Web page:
Even the biggest global brands can find multilingual content marketing a challenge. But as the World Wide Web becomes ever more diverse, it offers an important way to reach across cultural and linguistic divides.

Image Credit: Shutterstock / ALMAGAMI

Christian Arno
Christian Arno is the founder of Lingo24, a global translation company. Launched in 2001, Lingo24 now has over 200 employees spanning three continents and clients in over sixty countries. In the past twelve months, they have translated over forty million words for businesses in every industry sector, including the likes of MTV, World Bank and American Express. Follow Lingo24 on Twitter: @Lingo24.
Christian Arno
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  • ed marsh

    @christian – interesting article on a topic that doesn’t get the attention it demands. I think you miss 2 key points, and shortchange another.

    1. Multi language and culture content marketing isn’t only about going to foreign markets. With 1:2 babies born in the US being Latino, this is a critical question for US B2C companies selling domestically. And even ‘advanced’ companies that have ‘Latino’ marketing fail to ‘localize’ it across the very different language, dialect, cultural and geographical distinctions among this heterogeneous consumer group in the US.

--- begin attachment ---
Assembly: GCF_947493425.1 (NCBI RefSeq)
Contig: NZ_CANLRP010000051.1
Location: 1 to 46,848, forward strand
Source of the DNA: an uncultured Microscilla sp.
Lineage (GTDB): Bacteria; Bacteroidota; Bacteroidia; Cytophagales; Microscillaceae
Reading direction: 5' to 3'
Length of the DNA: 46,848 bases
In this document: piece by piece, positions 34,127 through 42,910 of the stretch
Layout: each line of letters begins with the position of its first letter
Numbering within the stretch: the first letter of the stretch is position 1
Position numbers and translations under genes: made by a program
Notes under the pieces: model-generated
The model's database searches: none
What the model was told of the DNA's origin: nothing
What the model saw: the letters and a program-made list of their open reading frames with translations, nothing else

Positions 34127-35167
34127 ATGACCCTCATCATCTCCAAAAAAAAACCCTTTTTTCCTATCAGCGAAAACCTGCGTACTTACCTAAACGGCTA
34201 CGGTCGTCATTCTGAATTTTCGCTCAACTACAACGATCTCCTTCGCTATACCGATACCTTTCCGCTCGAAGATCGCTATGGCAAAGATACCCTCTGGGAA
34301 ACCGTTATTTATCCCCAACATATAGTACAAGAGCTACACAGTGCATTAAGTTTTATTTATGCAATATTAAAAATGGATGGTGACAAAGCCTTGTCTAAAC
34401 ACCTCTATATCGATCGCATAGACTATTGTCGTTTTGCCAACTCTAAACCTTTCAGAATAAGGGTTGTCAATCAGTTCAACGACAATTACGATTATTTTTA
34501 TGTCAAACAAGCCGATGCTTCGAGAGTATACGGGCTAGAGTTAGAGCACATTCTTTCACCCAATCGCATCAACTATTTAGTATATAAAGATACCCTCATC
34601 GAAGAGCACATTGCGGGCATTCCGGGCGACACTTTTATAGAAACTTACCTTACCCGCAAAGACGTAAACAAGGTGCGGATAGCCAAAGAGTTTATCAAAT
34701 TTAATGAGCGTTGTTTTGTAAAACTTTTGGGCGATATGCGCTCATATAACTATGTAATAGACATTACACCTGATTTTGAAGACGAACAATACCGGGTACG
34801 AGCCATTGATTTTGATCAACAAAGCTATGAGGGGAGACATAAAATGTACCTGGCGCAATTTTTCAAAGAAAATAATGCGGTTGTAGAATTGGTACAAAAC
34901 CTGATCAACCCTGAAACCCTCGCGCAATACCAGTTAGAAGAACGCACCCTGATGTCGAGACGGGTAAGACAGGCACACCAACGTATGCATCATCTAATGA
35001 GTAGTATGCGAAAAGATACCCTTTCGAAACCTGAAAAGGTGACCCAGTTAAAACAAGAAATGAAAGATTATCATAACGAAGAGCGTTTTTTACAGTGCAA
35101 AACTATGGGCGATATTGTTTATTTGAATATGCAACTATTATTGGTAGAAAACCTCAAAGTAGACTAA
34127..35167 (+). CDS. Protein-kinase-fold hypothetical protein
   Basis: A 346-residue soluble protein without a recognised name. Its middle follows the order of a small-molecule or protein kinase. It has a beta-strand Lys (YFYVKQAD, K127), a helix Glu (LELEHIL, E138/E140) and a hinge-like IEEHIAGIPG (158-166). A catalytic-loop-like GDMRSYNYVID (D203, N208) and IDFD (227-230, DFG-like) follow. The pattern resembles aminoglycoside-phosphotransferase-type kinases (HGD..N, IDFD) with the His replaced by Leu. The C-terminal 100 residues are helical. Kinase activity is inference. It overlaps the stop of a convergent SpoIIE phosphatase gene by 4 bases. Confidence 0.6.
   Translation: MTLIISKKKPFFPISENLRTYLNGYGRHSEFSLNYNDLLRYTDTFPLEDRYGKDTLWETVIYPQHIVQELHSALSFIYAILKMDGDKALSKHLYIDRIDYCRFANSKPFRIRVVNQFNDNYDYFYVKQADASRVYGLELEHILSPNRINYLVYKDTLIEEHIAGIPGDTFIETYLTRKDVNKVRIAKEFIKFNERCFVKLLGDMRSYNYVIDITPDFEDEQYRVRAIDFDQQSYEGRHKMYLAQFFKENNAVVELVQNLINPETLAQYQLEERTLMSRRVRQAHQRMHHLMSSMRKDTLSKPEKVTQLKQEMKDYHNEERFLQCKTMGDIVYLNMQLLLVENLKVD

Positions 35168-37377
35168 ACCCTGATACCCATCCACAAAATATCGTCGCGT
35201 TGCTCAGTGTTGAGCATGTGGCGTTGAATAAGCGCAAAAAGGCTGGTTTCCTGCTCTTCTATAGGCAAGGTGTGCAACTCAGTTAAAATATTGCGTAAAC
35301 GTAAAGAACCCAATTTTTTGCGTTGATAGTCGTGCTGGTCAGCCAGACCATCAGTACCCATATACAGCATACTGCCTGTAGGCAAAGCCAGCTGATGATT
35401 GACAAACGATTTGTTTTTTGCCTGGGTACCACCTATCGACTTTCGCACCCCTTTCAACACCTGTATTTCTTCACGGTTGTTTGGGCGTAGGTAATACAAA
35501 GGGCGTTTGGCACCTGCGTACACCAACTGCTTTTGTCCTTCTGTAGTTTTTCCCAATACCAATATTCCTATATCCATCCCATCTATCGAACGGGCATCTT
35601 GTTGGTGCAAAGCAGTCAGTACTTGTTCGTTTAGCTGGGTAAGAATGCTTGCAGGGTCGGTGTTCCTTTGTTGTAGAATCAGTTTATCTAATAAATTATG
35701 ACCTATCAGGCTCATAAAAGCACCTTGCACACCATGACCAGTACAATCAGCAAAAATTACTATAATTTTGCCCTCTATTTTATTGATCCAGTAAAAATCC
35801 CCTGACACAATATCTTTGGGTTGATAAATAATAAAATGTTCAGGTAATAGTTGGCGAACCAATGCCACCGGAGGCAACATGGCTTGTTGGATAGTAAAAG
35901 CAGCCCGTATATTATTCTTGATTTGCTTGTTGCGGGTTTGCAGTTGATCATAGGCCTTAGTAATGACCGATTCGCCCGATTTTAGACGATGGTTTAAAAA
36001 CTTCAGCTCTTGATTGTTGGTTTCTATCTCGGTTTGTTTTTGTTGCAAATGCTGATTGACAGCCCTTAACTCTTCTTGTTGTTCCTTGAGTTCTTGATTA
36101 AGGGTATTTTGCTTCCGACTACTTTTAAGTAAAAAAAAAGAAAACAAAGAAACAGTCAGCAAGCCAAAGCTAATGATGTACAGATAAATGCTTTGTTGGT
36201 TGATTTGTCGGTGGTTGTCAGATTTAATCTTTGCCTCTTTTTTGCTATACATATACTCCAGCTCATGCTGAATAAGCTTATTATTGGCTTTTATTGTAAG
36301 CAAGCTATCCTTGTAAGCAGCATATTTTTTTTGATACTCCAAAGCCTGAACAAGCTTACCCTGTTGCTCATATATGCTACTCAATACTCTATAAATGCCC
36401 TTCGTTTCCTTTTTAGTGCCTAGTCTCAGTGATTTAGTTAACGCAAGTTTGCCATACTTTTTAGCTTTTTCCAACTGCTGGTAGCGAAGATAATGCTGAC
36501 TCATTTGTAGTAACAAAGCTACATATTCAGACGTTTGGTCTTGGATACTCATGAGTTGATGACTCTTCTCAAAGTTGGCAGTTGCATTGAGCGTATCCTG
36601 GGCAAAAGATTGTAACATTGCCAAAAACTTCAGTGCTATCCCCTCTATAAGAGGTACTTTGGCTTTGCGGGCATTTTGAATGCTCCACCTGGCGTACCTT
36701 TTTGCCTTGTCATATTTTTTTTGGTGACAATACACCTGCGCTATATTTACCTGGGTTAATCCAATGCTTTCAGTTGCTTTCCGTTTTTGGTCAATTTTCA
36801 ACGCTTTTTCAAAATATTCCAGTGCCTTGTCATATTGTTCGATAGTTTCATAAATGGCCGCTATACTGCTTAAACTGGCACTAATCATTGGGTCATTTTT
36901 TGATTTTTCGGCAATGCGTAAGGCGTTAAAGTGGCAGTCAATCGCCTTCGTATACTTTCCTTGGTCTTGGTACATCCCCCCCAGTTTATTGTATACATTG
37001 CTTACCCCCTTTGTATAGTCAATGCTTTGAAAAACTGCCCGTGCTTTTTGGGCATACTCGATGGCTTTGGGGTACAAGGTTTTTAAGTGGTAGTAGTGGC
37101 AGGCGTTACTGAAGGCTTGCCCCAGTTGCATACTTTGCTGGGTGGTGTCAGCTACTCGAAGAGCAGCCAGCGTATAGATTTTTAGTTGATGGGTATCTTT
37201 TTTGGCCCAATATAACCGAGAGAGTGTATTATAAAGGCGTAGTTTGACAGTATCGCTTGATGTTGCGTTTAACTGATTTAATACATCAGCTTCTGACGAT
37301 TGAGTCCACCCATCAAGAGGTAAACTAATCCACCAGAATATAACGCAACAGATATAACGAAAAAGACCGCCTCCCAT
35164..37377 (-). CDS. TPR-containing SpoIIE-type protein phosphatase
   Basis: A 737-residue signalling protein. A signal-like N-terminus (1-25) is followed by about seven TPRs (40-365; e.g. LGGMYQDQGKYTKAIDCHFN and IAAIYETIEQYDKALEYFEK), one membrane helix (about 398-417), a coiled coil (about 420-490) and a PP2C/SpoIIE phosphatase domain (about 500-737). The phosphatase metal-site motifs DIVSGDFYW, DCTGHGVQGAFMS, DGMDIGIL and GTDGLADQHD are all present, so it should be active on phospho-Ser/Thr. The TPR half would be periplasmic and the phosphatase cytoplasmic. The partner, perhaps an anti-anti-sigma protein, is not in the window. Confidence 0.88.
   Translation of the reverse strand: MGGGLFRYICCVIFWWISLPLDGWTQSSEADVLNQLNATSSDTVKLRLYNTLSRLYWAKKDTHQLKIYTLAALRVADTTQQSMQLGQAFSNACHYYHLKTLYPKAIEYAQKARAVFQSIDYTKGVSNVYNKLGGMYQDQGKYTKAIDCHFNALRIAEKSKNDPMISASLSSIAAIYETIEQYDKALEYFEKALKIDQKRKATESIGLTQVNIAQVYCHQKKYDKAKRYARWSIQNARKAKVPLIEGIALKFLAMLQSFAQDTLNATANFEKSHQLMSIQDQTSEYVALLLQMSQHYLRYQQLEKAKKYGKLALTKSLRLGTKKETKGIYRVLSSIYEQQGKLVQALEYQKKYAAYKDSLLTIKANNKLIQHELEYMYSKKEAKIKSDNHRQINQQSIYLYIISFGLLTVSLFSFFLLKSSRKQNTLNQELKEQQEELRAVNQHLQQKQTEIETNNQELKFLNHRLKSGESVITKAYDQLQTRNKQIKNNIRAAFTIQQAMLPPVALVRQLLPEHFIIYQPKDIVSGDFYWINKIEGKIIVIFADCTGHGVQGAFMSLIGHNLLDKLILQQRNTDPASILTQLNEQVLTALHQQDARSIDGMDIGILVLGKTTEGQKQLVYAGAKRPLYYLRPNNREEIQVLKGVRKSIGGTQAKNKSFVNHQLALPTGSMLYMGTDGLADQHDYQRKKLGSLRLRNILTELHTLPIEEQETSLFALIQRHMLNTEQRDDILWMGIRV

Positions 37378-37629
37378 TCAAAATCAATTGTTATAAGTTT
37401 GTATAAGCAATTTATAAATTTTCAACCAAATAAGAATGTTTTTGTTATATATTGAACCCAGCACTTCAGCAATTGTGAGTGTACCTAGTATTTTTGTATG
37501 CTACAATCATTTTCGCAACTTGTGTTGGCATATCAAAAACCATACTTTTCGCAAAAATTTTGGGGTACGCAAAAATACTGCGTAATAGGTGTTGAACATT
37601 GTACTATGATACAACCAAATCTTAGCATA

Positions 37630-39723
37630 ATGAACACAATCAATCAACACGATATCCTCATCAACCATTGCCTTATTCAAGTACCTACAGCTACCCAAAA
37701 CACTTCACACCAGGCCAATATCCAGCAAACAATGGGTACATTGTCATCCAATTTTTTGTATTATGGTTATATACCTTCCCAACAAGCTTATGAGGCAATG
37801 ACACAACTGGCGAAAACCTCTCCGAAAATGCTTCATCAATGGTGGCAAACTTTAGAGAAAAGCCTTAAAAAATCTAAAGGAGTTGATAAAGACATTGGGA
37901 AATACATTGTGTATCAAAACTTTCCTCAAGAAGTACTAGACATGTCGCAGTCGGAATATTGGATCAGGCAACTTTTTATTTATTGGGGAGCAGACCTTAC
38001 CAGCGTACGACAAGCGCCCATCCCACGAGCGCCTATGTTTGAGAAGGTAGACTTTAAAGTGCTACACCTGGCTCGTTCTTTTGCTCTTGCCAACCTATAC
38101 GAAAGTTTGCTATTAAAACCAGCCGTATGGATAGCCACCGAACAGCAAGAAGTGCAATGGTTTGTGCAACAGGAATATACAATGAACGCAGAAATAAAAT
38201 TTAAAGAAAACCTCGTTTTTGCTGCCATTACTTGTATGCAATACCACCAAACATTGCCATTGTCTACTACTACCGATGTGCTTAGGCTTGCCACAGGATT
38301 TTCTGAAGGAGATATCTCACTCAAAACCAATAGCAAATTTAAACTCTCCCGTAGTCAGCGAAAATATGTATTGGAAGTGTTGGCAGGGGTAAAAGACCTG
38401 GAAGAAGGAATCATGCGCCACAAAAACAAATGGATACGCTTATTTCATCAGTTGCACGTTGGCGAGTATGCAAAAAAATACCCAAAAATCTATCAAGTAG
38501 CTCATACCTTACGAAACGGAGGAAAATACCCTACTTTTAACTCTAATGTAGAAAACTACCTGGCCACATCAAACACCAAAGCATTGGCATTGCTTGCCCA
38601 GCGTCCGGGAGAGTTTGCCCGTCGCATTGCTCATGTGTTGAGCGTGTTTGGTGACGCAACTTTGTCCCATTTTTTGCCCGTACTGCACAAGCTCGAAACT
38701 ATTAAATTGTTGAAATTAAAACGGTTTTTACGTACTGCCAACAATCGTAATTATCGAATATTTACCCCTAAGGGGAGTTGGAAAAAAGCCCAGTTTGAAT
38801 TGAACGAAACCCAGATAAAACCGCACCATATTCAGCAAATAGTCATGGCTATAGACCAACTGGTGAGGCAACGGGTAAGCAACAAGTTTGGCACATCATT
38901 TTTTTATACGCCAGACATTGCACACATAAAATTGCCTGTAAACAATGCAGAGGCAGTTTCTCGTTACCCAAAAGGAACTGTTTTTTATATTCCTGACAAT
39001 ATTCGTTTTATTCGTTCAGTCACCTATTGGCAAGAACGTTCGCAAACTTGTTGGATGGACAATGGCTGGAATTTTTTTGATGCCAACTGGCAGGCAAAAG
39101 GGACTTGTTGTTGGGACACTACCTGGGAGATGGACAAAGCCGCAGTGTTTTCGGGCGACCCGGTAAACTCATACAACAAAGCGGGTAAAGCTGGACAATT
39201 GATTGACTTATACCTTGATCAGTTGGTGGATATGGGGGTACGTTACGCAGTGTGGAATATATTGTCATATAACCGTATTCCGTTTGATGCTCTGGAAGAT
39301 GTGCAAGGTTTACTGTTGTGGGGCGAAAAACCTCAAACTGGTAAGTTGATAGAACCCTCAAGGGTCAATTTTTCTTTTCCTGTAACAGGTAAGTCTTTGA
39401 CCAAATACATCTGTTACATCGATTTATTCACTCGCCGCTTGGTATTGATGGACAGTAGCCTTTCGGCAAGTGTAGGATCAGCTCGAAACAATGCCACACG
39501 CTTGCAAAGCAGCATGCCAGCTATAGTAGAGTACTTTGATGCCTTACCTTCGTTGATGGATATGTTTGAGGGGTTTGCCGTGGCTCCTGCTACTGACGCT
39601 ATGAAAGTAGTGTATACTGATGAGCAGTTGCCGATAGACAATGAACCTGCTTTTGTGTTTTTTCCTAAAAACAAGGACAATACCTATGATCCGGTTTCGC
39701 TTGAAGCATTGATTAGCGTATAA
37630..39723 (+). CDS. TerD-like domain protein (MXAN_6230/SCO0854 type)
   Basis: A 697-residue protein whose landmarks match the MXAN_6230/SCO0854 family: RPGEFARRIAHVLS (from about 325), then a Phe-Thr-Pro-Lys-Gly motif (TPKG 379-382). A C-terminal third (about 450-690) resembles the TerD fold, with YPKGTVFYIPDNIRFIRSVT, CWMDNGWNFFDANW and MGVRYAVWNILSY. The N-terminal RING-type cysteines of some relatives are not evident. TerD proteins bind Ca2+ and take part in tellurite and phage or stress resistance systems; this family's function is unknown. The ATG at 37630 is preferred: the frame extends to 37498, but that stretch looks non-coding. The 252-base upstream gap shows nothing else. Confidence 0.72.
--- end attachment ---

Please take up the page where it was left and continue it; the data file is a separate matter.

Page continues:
2. Content marketing (done right as part of a holistic approach weaving multiple disciplines into a strategy driven program with consistent execution) offers US companies an incredible opportunity to test foreign market opportunities without actually having to first venture there. Being local, travelling, and having personal relationship with overseas partners are critical steps. But companies can now identify pockets of opportunity and get a sense for market potential and challenges based on their US English content first.

    3. Localization is a far broader topic than just nuanced translation and CMS. Fundamental strategy needs to be addressed for real success. The core elements (buyer personas, SEO, and site structure [e.g. TLDs, subdomains, hosting location, etc.]) must be noodled first. For instance expecting that a mid-level manager can make a decision in many markets reflects a naiveté based on American practices of delegated authority which aren’t universal.

    This is a huge topic. Language is a very important piece for sure – but one piece of many.